Wednesday, April 17, 2024
HomeEducation / CulturePower must be used as a tool, never as a weapon

Power must be used as a tool, never as a weapon

Dear Sir

Power must be used as a tool, never as a weapon. Whenever power is used; and there is hurt and pain to the innocent, it is being abused. Power must always be used to uplift, to help, and to build; never to break and never to hurt.

On Monday while we observed the holy period of Eid, the Disney Fantasy Cruise Liner delivered some of our citizens onto our shores, there was a moment of human anguish that was relayed to me, and I thank the attorney-general for his last-ditch efforts to assist.

A mother and father of a seven-year-old and three-year-old, being crew members of the Disney Fantasy, arrived in our waters. As it turned out the mother, of course being a born  ‘Trini to the bone’, was allowed to disembark. But the father, a Jamaican who had filed his papers, from my information, to obtain residency here but not yet concluded, through no fault of his own, was not allowed to leave the cruise ship with his lawfully married wife to return to his home and his family; to his children. Turning a Disney Dream into a Trinidad and Tobago nightmare.

It appears that what God has put together, our authorities have put asunder. Who will look into the tear-filled eyes of these young children and explain to them the policy of our government and the decision not to allow their daddy to come home? The pain and hurt caused by something as simple as an acknowledgment of his entitlement to be here with his family mark us as to who we are in times of crisis. But this is not singular.

It was with great disappointment I witnessed Derek Chin’s coming home, a good and nobleman, who through his own expense diverted a private flight to The Bahamas to bring with him a sister in distress. There were persons in Miami, in a similar circumstance, Azar as an example, who was willing to pay to bring himself and his wife to Trinidad was refused permission to come. That plane came with two passengers, with a capacity for eight, with tremendous expenditure of foreign exchange. I could only imagine the pain and hurt that the Azar’s and many others like them would have felt. But that is not the only example.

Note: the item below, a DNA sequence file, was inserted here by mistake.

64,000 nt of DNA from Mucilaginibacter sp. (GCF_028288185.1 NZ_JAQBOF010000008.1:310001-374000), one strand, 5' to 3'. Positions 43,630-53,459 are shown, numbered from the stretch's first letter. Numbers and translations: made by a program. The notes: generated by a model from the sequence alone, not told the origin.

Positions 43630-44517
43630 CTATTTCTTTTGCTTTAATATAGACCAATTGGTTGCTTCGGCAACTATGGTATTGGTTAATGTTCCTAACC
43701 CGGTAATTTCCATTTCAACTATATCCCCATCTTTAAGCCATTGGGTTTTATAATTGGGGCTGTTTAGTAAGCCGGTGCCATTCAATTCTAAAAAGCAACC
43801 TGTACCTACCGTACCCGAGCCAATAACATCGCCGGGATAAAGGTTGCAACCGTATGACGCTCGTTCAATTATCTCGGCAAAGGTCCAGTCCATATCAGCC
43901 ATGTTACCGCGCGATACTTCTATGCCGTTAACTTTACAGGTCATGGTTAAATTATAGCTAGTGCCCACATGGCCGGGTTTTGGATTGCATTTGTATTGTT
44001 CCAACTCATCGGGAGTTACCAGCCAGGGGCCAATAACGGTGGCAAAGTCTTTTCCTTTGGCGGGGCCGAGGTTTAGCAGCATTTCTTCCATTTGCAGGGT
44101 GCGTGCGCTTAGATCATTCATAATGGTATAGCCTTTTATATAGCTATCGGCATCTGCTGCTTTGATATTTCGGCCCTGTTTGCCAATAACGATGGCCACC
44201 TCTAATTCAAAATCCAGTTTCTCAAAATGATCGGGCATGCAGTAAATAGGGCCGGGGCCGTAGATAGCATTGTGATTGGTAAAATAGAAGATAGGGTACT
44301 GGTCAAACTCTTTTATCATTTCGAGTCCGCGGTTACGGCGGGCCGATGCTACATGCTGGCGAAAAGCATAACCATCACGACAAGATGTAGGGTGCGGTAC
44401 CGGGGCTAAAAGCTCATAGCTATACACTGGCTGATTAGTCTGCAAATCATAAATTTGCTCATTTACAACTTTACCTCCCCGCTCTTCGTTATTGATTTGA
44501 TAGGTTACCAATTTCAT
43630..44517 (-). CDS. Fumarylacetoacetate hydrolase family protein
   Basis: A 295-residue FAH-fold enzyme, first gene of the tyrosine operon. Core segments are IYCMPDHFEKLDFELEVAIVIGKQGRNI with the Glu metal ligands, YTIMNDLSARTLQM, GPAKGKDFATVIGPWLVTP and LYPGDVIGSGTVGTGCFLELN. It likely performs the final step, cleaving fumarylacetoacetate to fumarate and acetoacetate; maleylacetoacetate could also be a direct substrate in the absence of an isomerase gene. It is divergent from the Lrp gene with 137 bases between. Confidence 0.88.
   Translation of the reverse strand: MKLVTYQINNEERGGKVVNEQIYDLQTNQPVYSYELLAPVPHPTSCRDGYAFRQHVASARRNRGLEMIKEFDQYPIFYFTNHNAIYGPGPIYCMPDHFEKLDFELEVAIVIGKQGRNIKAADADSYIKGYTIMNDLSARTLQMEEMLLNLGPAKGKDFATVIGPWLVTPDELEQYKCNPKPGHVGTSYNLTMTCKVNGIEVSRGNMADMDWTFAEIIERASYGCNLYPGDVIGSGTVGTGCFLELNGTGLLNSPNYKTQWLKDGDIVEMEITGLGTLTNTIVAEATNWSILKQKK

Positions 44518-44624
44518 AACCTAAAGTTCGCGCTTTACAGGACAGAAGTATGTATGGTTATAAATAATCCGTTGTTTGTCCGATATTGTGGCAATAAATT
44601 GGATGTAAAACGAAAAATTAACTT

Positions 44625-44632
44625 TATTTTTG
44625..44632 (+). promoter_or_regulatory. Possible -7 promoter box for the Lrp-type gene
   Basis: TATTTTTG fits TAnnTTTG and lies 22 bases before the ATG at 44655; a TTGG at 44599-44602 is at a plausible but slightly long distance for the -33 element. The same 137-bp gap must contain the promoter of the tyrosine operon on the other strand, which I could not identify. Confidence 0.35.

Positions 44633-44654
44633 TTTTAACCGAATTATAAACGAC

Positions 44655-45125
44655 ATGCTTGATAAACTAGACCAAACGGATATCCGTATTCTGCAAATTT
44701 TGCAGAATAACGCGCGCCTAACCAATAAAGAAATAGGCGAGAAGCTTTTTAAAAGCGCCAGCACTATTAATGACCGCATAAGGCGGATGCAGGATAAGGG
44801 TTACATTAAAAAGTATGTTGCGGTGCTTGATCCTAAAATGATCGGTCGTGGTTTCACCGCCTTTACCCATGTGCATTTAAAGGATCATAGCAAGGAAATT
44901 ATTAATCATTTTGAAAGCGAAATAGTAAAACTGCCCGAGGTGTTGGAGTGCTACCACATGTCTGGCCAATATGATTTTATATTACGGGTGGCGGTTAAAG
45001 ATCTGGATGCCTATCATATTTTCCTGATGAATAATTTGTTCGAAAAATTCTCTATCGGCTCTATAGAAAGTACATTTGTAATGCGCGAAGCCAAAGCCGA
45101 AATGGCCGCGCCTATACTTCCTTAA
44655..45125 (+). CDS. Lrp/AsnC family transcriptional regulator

The Barbados 33, ( with the assistance of the government of Barbados) arranged for a Condor flight coming to Tobago and Tobago to bring our citizens home free of charge, permission was there too refused. Then again when those 33 had to spend USD$ 25,000 to charter two flights back with a capacity of 60 odd seats, they came in with 33. They offered to bring home free of charge the students in Barbados, and another couple who had gone there on a four-day budget under a loan for medical treatment, and are still there – facing the chilling winds of no resource. A country that does not wish them to return –missed opportunities to show who we are.

I have observed that the British High Commissioner has indicated that there will be flights coming into Trinidad in the next several days to retrieve citizens of the United Kingdom. Michael Rooplal and Diana Singh, attorneys-at-law who have been working with me behind the scenes, are willing to help coordinate with citizens throughout the length and breadth of this world, from the United States, the Caribbean, India, from Europe, and indeed the United Kingdom.

Could we not have our authorities coordinate now so that these flights do not come in empty but assist our citizens, who would have great financial and logistical difficulties in obtaining flights on their own? What is the big problem here? Why can’t we do these simple things to help coordinate and bring our citizens home?

The issue of the wasted resources of beds in all of our facilities shows a lack of will or an inability to coordinate and to ramp up the numbers of our citizens who can return home immediately to be quarantined. All it takes is focused attention with a caring heart and a clear mind to achieve these things.

Of course, we hear that we have to protect the country from COVID-19. We hear that over and over but according to the numbers, we have no COVID-19 in Trinidad and Tobago. Therefore, the one possibility is for persons coming in to bring it here. We have quarantine facilities available. Is it that we do not have full confidence in our quarantine facilities and capacity and protocols?

Trinidad and Tobago let us show who we truly are. These acts of insensitivity and callousness cannot be in our names.

Prakash Ramadhar

Member of Parliament, St Augustine

Former Minister for Legal Affairs




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